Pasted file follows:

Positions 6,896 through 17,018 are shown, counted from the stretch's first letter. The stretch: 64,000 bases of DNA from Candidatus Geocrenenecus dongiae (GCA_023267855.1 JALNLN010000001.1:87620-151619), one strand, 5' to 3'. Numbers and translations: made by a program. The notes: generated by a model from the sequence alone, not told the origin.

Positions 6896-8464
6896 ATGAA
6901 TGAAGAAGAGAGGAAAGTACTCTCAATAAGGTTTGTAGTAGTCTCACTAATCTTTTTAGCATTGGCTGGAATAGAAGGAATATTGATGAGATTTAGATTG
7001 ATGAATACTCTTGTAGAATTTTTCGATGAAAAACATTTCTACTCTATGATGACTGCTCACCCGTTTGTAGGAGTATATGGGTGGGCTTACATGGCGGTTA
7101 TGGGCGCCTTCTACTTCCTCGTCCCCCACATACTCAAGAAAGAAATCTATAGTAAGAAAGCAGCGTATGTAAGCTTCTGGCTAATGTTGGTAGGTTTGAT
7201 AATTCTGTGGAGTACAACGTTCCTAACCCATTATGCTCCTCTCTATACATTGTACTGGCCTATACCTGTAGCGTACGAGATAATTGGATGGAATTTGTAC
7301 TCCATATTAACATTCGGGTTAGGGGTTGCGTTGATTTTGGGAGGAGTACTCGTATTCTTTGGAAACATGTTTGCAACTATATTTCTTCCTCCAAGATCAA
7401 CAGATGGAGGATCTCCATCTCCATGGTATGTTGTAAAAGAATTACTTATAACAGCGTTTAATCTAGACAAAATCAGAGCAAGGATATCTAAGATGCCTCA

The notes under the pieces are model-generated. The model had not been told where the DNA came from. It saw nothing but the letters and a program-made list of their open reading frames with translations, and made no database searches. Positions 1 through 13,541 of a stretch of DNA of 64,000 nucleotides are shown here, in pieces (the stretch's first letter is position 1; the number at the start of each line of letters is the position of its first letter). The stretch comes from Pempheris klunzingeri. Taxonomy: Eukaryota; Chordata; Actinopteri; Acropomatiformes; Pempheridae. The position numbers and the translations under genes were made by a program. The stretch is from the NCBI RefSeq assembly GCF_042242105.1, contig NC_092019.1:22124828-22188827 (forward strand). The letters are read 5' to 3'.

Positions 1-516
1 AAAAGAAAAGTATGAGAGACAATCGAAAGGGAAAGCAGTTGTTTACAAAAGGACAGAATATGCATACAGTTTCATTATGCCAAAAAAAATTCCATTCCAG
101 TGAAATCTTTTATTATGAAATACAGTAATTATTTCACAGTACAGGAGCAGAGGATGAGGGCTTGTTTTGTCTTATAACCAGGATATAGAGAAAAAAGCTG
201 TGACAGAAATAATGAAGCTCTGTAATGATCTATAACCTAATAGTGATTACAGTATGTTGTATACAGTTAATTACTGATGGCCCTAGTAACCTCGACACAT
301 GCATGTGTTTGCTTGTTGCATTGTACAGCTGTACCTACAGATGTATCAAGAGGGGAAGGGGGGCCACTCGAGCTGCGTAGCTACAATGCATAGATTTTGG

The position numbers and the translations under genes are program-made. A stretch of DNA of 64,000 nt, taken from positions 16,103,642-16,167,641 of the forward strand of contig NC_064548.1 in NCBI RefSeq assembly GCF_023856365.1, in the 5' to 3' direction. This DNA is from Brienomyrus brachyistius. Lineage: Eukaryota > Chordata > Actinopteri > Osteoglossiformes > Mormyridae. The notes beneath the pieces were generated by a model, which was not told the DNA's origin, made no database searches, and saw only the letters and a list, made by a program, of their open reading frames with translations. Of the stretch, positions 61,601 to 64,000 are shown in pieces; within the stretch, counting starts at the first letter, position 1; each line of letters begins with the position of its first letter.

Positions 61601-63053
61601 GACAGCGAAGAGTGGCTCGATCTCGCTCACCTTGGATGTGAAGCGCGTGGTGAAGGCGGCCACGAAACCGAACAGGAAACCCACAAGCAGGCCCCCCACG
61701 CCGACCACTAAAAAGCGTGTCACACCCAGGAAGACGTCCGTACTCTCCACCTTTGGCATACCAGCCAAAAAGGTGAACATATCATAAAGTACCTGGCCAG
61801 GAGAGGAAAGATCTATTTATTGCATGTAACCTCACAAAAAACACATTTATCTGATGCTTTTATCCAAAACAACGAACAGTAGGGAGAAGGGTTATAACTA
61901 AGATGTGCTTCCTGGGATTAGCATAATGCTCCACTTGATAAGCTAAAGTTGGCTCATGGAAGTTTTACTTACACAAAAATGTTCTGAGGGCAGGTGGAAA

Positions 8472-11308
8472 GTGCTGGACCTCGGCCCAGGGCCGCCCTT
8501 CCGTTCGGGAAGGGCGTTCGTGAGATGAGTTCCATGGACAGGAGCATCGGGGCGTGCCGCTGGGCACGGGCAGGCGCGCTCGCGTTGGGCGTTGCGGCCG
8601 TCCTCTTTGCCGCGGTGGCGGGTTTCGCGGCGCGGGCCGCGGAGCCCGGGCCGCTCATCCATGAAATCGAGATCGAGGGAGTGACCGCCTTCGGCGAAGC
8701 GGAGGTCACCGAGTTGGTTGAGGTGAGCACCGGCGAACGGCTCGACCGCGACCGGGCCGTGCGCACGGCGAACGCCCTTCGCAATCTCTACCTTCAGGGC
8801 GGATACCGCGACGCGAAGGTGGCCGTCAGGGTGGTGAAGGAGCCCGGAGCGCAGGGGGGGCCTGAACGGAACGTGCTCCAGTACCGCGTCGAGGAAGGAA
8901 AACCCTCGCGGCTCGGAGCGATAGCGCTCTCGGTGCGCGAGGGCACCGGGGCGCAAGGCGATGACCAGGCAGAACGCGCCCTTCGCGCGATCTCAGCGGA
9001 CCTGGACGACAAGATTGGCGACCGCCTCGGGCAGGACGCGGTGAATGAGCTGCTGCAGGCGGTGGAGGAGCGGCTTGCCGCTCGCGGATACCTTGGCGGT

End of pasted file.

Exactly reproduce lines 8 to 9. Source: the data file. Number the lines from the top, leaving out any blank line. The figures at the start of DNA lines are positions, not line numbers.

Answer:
7301 TCCATATTAACATTCGGGTTAGGGGTTGCGTTGATTTTGGGAGGAGTACTCGTATTCTTTGGAAACATGTTTGCAACTATATTTCTTCCTCCAAGATCAA
7401 CAGATGGAGGATCTCCATCTCCATGGTATGTTGTAAAAGAATTACTTATAACAGCGTTTAATCTAGACAAAATCAGAGCAAGGATATCTAAGATGCCTCA